According to the National Institutes of Health (NIH), a sigmoidoscopy has quite a few advantages because it:
- Costs far less than the colonoscopy
- Doesn’t require sedation
- Examines only the sigmoid, or descending colon, and is less invasive
- Requires less bowel cleansing, i.e. harsh, nasty laxatives
Although it inspects only the lower part of the colon, this is where most colon cancers occur. And randomized clinical trials suggest that this procedure is effective in helping to reduce colon cancer incidence and deaths.
Current guidelines recommend that people at average risk should have a colonoscopy every 10 years. The sigmoidoscopy is recommended every five years—which increases the opportunity to catch abnormal growths sooner.
As with a colonoscopy, you still might need a laxative or an enema the night before, but it’s not necessary to evacuate the whole colon. And this is true for another screening option doctors use to check colon health…
Talk about ‘virtual reality!’
The American Cancer Society (ACS) has wholeheartedly endorsed the use of virtual colonoscopy as a screening tool for colon cancer.
This procedure uses computerized tomography (CT) scans to detect abnormalities or changes in your colon and rectum. The scan involves a massive dose of cancer-causing X-radiation, and for this reason I don’t recommend it. My first choice would be colonoscopy or sigmoidoscopy.
But so you’re informed about your full range of choices, I’ll describe what a virtual colonoscopy involves.
The exam only takes about 20 minutes and typically is performed in a hospital radiology department.
During the test, the patient lies on her left side on a table connected to a CT scanner or magnetic resonance imaging (MRI) machine.
With the patient’s knees up toward the chest, medical professionals insert a small tube in the rectum and gently pump air into the tube. This helps expand the colon so it’s easier to see.
Finally, with the patient lying on her back, the table slides into the CT or MRI machine to take hundreds of x-ray images of the colon. A computer combines the images to form 3-D pictures of the colon for viewing on a video monitor.
The exam is short and less invasive than a traditional colonoscopy. But remember that the virtual colon exam won’t allow a doctor to remove tissue samples or polyps.
And despite its sweeping endorsements by the medical establishment, many hospitals have been slow to adopt the procedure. They cite a lack of sufficient evidence to support approval for Medicare reimbursement.
With costs averaging between $400 to $800, the virtual scan is significantly less expensive than the average $1800 for a traditional colonoscopy.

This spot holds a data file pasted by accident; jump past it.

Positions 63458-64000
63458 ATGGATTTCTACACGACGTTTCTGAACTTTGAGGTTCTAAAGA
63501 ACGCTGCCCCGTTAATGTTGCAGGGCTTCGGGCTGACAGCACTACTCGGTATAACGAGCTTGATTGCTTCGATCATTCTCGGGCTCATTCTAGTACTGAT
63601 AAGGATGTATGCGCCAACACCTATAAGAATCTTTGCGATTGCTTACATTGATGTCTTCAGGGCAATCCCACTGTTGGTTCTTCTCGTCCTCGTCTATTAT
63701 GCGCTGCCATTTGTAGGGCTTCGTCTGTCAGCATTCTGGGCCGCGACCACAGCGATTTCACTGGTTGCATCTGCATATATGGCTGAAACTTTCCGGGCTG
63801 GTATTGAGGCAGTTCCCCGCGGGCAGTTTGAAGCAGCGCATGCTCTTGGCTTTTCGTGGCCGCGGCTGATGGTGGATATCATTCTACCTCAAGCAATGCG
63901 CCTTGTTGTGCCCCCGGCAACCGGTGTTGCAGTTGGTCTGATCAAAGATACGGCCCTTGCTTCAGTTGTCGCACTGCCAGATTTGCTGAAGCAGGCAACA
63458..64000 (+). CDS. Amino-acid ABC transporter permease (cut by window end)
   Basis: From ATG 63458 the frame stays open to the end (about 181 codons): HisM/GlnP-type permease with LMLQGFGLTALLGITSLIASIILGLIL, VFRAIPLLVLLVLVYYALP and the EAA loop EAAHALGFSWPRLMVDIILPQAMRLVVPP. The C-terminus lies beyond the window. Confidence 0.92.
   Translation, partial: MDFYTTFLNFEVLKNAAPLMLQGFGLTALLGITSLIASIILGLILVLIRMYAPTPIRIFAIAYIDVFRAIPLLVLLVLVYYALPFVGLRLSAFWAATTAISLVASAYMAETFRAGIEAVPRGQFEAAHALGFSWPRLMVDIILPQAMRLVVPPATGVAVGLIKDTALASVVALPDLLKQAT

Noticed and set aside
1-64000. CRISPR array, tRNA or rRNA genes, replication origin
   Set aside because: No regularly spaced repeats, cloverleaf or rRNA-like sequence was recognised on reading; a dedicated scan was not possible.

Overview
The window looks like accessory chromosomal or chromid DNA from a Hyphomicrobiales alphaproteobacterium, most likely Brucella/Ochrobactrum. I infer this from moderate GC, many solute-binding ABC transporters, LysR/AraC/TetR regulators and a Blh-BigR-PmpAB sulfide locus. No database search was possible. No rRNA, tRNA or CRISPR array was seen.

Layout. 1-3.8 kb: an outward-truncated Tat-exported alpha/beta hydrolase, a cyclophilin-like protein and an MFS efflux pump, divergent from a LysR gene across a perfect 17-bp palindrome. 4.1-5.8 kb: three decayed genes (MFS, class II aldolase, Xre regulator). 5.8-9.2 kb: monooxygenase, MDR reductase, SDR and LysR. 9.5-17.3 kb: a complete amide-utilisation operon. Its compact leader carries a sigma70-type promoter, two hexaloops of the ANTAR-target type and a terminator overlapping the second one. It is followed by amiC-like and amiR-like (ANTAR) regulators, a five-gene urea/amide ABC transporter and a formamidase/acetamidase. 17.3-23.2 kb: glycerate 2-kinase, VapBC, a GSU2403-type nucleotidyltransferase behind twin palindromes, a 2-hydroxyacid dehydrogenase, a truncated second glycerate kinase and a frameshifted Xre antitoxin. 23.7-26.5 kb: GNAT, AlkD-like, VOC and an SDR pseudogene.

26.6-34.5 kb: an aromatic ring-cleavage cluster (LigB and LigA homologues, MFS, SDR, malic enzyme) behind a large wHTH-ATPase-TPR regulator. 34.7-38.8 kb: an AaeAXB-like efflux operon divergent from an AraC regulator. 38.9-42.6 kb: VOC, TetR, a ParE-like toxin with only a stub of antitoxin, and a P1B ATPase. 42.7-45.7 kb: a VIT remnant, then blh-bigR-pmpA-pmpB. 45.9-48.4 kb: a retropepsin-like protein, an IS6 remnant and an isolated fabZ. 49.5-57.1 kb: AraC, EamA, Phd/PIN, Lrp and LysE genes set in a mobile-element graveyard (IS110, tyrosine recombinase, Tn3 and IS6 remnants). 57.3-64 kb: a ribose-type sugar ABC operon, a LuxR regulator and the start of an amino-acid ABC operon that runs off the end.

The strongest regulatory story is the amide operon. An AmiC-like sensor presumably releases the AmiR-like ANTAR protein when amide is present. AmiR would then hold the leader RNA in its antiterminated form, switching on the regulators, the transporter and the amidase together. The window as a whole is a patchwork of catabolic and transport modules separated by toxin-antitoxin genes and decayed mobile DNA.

But if doctors note a suspicious polyp, they must perform a colonoscopy anyway, in order to excise tissue for a biopsy. This is one reason Medicare won’t reimburse for the virtual scan.
There’s yet another option for checking your colon that won’t require the pesky laxative purge.
Introducing… the world’s first colon cleanser ‘app!’
Researchers at Massachusetts General Hospital (MGH) recently developed computer software that can digitally “cleanse” waste matter from a virtual colonoscopy.
According to study results published in the Annals of Internal Medicine, this procedure produces a pretty accurate picture of the colon wall and any potentially cancerous growths.
NO laxatives and NO probes are required, and this may make it more attractive to people who refuse to go through the more invasive tests.
Lead study author Dr. Michael Zalis, director of CT colonography at MGH, told Time magazine that “the level of performance was very comparable to CT [virtual] colonography as well as optical [scope-based] colonoscopy.”
For this procedure, reseachers asked 605 men and women between ages 50 and 85 to eat a low-fiber diet for two days before the virtual colonoscopy. They also drank small amounts of contrast agent dissolved in their food or drink three times a day.
The contrast agent selectively marked only digested food or drink and feces in the stomach or colon. This allowed all other tissues, including possible polyps, to remain untouched.
Patients underwent a 15 to 20 minute CT scan, without sedation, and were able to go back to their normal activities right after the test.
The investigators then used their software program to digitally remove all elements tagged by the contrast agent. This allowed radiologists to examine a whistle-clean picture of the colon.
Dr. Zalis said this procedure detected a whopping 91% of patients who had one or more of the high-risk lesions that were 10 mm or larger.
This screening tool still won’t allow doctors to remove and test suspicious tissue. But it may help ensure that a great many people don’t get unnecessary treatment for non-cancerous growths.
In any case, these newer, less-invasive tests may encourage more people to schedule colon screenings. And this just might be a step toward cutting colon cancer and death rates down to size.
Lee Euler Publisher